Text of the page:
This 5th blog is for Col "Bud" Day a living MOH Recipient who signs faithfully. Col. Day has an amazing story he served in the Marine Corps in combat in WWII, in the Army during the Korean War, and flew combat missions in Veitnam as an member of the US Air Force.
On August 26, 1967, Major Day was flying F-100F-15-NA, AF Serial No. 56-3954, call sign "Misty 01", on his 26th sortie, directing a flight of F-105 Thunderchiefs in an air strike against a surface-to-air missile (SAM) site north of Thon Cam Son and west of Dong Hoi, in North Vietnam. Day was on his 65th mission into North Vietnam when his aircraft was hit by 37 mm antiaircraft fire crippling the aircraft, forcing the crew to eject. In the ejection, Day's right arm was broken in three places when he struck the side of the cockpit, and he also experienced eye and back injuries. Day was unable to contact the rescue helicopter by survival radio and was quickly captured by North Vietnamese local militia.
On his fifth night, when he was still within 20 miles of the DMZ, Day escaped from his initial captors despite his serious injuries. Although stripped of both his boots and flight suit, Day crossed the Demilitarized Zone back into South Vietnam, becoming the only U.S. prisoner of war to escape from North Vietnam.
Within 2 miles of the U.S. Marine firebase at Con Thien and after 12–15 days of evading, he was captured again, this time by a Viet Cong patrol that wounded him in the leg and hand with gunfire.
Taken back to his original camp, Day was tortured for escaping, breaking his right arm again. He then was moved to several prison camps near Hanoi, where he was periodically beaten, starved, and tortured. In December 1967, Day shared a cell with Navy Lieutenant Commander and future Senator and Presidential Candidate John McCain at the infamous Hanoi Hilton. McCain later devised a makeshift splint of bamboo and rags that helped heal Day's seriously atrophied arm. On March 14, 1973, Day was released after five years and seven months as a North Vietnamese prisoner. Three years later on March 4, 1976, President Gerald Ford awarded Day the Medal of Honor for his personal bravery while a captive in North Vietnam.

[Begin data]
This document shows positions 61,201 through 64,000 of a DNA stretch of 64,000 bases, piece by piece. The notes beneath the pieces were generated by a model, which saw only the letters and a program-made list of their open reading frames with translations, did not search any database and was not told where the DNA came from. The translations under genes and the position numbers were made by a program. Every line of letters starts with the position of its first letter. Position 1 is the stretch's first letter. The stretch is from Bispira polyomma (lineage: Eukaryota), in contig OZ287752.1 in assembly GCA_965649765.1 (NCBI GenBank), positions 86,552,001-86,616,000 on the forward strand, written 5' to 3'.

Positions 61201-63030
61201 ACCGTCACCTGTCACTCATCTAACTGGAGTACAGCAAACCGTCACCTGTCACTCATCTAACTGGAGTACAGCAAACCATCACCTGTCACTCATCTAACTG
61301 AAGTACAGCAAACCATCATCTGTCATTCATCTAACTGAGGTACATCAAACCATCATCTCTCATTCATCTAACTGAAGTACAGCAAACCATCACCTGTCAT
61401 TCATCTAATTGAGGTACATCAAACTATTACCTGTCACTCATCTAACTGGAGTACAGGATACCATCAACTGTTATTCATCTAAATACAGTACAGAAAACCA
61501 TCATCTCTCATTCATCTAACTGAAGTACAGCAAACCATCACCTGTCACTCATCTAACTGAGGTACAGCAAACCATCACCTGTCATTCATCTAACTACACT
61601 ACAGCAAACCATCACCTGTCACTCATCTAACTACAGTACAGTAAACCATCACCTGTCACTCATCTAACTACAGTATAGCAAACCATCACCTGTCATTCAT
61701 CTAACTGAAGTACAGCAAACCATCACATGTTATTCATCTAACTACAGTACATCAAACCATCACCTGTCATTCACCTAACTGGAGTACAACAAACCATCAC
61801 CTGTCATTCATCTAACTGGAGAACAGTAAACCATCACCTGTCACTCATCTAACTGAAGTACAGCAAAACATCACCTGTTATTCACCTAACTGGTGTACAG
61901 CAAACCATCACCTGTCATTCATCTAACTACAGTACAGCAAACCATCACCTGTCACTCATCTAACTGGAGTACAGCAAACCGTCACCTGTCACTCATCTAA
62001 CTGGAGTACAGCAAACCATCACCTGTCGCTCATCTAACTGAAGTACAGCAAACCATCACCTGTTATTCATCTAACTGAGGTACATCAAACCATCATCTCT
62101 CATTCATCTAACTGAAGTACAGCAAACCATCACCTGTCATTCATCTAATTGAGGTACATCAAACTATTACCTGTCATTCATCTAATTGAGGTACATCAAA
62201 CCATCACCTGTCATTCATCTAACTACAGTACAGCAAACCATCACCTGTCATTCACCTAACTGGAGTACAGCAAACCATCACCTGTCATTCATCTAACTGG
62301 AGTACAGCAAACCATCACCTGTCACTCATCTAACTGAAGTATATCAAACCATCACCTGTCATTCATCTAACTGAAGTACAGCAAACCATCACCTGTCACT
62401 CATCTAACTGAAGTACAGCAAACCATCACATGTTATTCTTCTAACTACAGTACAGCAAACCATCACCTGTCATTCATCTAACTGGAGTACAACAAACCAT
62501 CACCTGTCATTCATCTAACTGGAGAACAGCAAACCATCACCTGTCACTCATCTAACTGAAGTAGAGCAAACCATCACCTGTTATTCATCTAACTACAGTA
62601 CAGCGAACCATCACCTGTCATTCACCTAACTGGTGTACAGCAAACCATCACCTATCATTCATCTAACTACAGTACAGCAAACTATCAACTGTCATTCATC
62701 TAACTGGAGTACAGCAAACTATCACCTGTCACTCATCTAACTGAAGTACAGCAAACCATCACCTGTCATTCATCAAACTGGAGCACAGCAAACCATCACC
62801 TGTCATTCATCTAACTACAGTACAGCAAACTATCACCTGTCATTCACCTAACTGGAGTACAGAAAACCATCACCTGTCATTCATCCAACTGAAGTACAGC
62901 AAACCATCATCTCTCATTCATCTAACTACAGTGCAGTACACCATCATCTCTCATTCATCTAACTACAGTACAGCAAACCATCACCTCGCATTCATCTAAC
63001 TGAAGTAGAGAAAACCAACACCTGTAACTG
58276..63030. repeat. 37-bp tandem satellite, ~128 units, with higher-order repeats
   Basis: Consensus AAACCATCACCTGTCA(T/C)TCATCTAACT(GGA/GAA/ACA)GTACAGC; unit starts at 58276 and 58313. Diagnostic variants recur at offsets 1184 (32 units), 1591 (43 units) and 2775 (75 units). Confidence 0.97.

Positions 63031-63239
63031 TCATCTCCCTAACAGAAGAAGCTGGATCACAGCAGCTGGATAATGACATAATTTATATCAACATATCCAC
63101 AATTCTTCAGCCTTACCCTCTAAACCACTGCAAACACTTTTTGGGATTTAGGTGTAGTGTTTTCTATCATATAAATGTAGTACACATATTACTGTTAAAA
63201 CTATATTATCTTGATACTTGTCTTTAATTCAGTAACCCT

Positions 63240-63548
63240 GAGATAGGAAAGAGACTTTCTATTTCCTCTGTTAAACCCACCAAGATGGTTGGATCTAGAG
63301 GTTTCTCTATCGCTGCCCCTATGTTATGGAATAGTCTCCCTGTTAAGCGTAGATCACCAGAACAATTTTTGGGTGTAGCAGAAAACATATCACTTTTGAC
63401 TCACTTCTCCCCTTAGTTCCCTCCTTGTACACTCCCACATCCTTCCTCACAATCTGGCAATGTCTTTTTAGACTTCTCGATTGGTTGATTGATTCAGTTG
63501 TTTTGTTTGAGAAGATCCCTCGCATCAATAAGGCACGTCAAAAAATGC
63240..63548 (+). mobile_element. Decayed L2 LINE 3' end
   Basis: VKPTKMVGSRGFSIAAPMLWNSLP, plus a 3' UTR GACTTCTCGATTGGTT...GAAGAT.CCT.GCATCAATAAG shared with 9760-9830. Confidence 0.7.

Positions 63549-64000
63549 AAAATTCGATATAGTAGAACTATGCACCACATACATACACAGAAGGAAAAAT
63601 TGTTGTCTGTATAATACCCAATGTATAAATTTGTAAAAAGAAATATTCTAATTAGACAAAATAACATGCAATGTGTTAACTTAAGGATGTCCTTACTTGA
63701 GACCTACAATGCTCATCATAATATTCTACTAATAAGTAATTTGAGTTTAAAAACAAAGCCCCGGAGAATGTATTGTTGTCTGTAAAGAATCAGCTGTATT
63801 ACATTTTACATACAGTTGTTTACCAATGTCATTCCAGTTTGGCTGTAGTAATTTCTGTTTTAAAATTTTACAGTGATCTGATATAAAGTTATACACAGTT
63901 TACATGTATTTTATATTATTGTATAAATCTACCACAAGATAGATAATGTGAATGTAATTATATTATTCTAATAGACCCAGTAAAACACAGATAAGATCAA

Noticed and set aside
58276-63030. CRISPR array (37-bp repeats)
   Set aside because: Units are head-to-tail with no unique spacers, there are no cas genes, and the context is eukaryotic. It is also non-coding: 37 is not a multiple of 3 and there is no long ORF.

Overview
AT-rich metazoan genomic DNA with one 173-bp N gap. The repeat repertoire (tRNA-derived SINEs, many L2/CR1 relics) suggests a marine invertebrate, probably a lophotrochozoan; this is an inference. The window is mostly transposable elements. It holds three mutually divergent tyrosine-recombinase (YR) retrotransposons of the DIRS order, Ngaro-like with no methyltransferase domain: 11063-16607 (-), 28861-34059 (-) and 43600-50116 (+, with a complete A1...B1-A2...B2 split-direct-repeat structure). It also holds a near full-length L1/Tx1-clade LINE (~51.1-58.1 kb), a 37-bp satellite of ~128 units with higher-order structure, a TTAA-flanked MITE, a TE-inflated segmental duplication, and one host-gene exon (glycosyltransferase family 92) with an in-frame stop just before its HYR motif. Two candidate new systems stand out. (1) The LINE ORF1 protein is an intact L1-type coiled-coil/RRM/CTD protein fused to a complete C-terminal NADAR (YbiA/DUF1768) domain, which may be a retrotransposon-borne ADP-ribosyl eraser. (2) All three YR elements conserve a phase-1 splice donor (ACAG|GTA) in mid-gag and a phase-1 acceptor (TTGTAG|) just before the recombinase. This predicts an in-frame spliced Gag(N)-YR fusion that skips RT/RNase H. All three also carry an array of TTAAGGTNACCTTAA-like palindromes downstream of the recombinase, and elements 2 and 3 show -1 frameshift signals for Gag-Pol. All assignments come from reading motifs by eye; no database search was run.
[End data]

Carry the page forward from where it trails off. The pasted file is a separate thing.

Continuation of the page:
Medal of Honor citation
Rank and organization: Colonel (then Major), U.S. Air Force, Forward Air Controller Pilot of an F-100 aircraft.
Place and date: North Vietnam, August 26, 1967
On 26 August 1967, Col. Day was forced to eject from his aircraft over North Vietnam when it was hit by ground fire. His right arm was broken in 3 places, and his left knee was badly sprained. He was immediately captured by hostile forces and taken to a prison camp where he was interrogated and severely tortured. After causing the guards to relax their vigilance, Col. Day escaped into the jungle and began the trek toward South Vietnam. Despite injuries inflicted by fragments of a bomb or rocket, he continued southward surviving only on a few berries and uncooked frogs. He successfully evaded enemy patrols and reached the Ben Hai River, where he encountered U.S. artillery barrages. With the aid of a bamboo log float, Col. Day swam across the river and entered the demilitarized zone. Due to delirium, he lost his sense of direction and wandered aimlessly for several days. After several unsuccessful attempts to signal U.S. aircraft, he was ambushed and recaptured by the Viet Cong, sustaining gunshot wounds to his left hand and thigh. He was returned to the prison from which he had escaped and later was moved to Hanoi after giving his captors false information to questions put before him. Physically, Col. Day was totally debilitated and unable to perform even the simplest task for himself. Despite his many injuries, he continued to offer maximum resistance. His personal bravery in the face of deadly enemy pressure was significant in saving the lives of fellow aviators who were still flying against the enemy. Col. Day's conspicuous gallantry and intrepidity at the risk of his life above and beyond the call of duty are in keeping with the highest traditions of the U.S. Air Force and reflect great credit upon himself and the U.S. Armed Forces.